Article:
Sunday, March 28, 2010

The Conversion of Saul

[This week we will look at the conversion of Saul. It is a familiar story but it brings up some interesting ideas. If Jesus had thousands of believers, disciples, and his apostles, why did he seek out an enemy like Saul?

Ephesians 1:7-9 

7 In Him we have redemption through His blood, the forgiveness of sins, according to the riches of His grace
8 which He made to abound toward us in all wisdom and prudence, 9 having made known to us the mystery of His will, according to His good pleasure which He purposed in Himself,

So whatever the circumstances of Saul's conversion, we know that his redemption was according to the will of God, for his purpose, and his pleasure. ]

Acts 9

The Damascus Road: Saul Converted

 1 Then Saul, still breathing threats and murder against the disciples of the Lord, went to the high priest 2 and asked letters from him to the synagogues of Damascus, so that if he found any who were of the Way, whether men or women, he might bring them bound to Jerusalem.

[Saul, continuing his persecution of the church, decides to take it on the road. Since followers of Jesus had scattered from Jerusalem, Saul looks to seek out Jesus disciples in Damascus. Damascus lies north of Jerusalem towards Syria. So he obtains letters from the high priest authorizing him to arrest any of "the Way" found among the Jews at the synagogues. If they were brought back to Jerusalem they would have been subject to the same jail and beatings, in trying to get them to renounce Jesus, as had been done to believers arrested in Jerusalem, after the death of Stephen. ]

3 As he journeyed he came near Damascus, and suddenly a light shone around him from heaven. 4 Then he fell to the ground, and heard a voice saying to him, "Saul, Saul, why are you persecuting Me?"

[Saul's trip is interrupted by a Supernatural light that knocks him to the ground. When Saul retold this story to King Agrippa he said the light was brighter than the sun. John 1:5 says "light shines in the darkness, and the darkness did not comprehend". Saul was walking in spiritual darkness persecuting the church of Jesus Christ, when Jesus appeared to Saul as a physical light. Then Saul's heard a voice saying "why are you persecuting me". Colossians 1:18 says that Jesus is "the head of the body, the church", it is clear that Jesus takes the persecution of his church personally.]

5 And he said, "Who are You, Lord?"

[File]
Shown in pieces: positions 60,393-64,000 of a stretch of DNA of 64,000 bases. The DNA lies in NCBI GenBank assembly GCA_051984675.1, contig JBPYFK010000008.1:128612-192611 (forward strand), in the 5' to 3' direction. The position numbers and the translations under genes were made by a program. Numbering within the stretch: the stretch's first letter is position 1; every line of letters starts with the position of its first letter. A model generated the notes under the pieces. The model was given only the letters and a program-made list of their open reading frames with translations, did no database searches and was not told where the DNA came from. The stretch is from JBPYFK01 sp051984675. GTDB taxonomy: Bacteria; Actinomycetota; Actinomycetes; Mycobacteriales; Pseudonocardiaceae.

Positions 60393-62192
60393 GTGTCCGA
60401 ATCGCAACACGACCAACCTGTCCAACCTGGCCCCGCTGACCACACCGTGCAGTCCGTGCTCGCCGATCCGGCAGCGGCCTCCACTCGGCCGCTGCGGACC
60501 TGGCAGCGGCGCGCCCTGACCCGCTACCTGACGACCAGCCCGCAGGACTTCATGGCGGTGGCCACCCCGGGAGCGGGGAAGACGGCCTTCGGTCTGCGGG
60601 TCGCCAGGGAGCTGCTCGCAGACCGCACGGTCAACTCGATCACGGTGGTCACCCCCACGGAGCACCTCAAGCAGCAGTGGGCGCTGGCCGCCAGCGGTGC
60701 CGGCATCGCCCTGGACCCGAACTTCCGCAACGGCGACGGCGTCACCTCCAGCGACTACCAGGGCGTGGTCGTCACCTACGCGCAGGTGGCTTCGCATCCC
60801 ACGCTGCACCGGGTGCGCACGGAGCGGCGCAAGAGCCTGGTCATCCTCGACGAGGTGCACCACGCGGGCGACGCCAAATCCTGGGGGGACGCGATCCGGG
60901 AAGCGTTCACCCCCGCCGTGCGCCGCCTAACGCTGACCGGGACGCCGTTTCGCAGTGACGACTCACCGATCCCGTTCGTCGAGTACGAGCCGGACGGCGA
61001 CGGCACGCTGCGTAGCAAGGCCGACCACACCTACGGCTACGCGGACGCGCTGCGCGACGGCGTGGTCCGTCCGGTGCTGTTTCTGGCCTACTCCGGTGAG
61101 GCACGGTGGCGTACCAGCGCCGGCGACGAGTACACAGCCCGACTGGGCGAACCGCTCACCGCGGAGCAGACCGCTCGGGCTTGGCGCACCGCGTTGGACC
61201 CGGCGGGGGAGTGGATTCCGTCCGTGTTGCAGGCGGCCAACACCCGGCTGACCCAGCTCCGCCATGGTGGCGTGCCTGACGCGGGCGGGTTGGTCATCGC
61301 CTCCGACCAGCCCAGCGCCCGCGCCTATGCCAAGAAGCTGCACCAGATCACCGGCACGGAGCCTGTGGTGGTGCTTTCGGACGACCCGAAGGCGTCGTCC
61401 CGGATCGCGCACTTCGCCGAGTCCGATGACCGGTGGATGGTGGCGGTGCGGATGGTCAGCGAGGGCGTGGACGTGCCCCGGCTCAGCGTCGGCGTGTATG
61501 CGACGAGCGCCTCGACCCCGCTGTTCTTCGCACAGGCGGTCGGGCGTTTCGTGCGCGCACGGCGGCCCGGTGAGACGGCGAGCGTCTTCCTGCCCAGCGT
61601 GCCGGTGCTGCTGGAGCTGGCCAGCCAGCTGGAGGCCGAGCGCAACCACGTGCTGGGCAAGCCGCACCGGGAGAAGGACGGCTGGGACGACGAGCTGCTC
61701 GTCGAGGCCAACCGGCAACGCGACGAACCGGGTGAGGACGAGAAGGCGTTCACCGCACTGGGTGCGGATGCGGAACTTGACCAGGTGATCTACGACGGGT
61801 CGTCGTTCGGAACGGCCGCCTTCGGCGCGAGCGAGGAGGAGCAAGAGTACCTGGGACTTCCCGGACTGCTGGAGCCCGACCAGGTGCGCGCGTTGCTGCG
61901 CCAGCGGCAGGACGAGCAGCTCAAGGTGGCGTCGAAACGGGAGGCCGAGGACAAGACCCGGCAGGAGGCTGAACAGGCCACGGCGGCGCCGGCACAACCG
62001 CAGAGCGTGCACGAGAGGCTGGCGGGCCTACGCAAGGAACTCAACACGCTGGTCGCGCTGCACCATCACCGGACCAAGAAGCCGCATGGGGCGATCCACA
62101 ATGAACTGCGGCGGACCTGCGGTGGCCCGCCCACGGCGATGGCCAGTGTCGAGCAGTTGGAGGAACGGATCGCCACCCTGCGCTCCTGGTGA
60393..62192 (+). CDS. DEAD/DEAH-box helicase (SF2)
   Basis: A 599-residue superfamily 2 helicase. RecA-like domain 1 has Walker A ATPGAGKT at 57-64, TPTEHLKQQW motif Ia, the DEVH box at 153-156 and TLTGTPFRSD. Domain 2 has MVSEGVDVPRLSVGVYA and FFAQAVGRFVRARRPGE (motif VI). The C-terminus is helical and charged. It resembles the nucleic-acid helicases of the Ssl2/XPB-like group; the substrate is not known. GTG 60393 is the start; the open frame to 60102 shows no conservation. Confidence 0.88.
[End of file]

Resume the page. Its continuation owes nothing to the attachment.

Then the Lord said, "I am Jesus, whom you are persecuting. It is hard for you to kick against the goads."

[Saul clearly humbled by fear says "Who are you Lord?" And the reply comes back I am Jesus. Then Jesus adds an interesting statement, "it is hard for you to kick against the goads or pricks". A goad is essentially a cattle prod, which a sharp point. You can heard an animal with one of these by pricking them on the leg, and the animal will move away from the sting, and sometimes they will kick out at the prod to try and get it away, but that usually just gets them prodded or pricked again. To me this says that Jesus had been trying to get Saul's attention for some time, to lead him into "the Way", but Saul had resisted the gentle prodding, so Jesus took a more dramatic approach.]

6 So he, trembling and astonished, said, "Lord, what do You want me to do?"
Then the Lord said to him, "Arise and go into the city, and you will be told what you must do."

[For Saul this was quite a revelation. Jesus truly is the resurrected Lord, and Saul is now in a state of full surrender to Him. Saul is changed from persecutor to obedient servant in a few brief moments. Again from Acts 26 Paul tells Agrippa that Jesus told him he would become a witness for the faith. So Jesus tells him to go into the city and wait for instructions. This is an important reminder for us, we are not just saved from Hell, we are saved for a specific purpose in God's plan. The names Saul and Paul are used interchangeably. Usually he is called Saul when he is just with the Jews, but Paul among the Romans and gentiles. ]

7 And the men who journeyed with him stood speechless, hearing a voice but seeing no one. 8 Then Saul arose from the ground, and when his eyes were opened he saw no one. But they led him by the hand and brought him into Damascus. 9 And he was three days without sight, and neither ate nor drank.

[Can you imagine being one of the travelers with Saul? They also saw the light and were knocked to the ground. But they heard a voice and apparently did not understand what Jesus spoke to Saul. When the light fades, they were expecting to see a person who was speaking, but no one was there. Now they are left with an experience of a supernatural light, a disembodied voice, and their leader Saul has been suddenly struck blind. So they lead him by the hand into Damascus. There he waited for 3 days, blind, maintaining a complete fast until his blindness is taken away.]

[Some look at the conversion of Saul, and say why him. Why did any enemy of Jesus receive this dramatic visitation from the resurrected Lord?]

Colossians 1

13 He has delivered us from the power of darkness and conveyed us into the kingdom of the Son of His love, 14 in whom we have redemption through His blood, the forgiveness of sins.


[Some people get the idea that God is scouting the countryside looking for "good" people to save. But we understand that everyone is under the power of darkness before their conversion. It is only through the blood of Christ that we are changed.]

15 He is the image of the invisible God, the firstborn over all creation. 16 For by Him all things were created that are in heaven and that are on earth, visible and invisible, whether thrones or dominions or principalities or powers. All things were created through Him and for Him. 17 And He is before all things, and in Him all things consist.


[Our savior is also our creator, nothing exists without him, and no one knows us better.]


18 And He is the head of the body, the church, who is the beginning, the firstborn from the dead, that in all things He may have the preeminence.

19 For it pleased the Father that in Him all the fullness should dwell, 20 and by Him to reconcile all things to Himself, by Him, whether things on earth or things in heaven, having made peace through the blood of His cross.

[We are nothing without Jesus, the church has no purpose other than him. We share in the mission to reconcile all people to God, because of the sacrifice of Jesus.]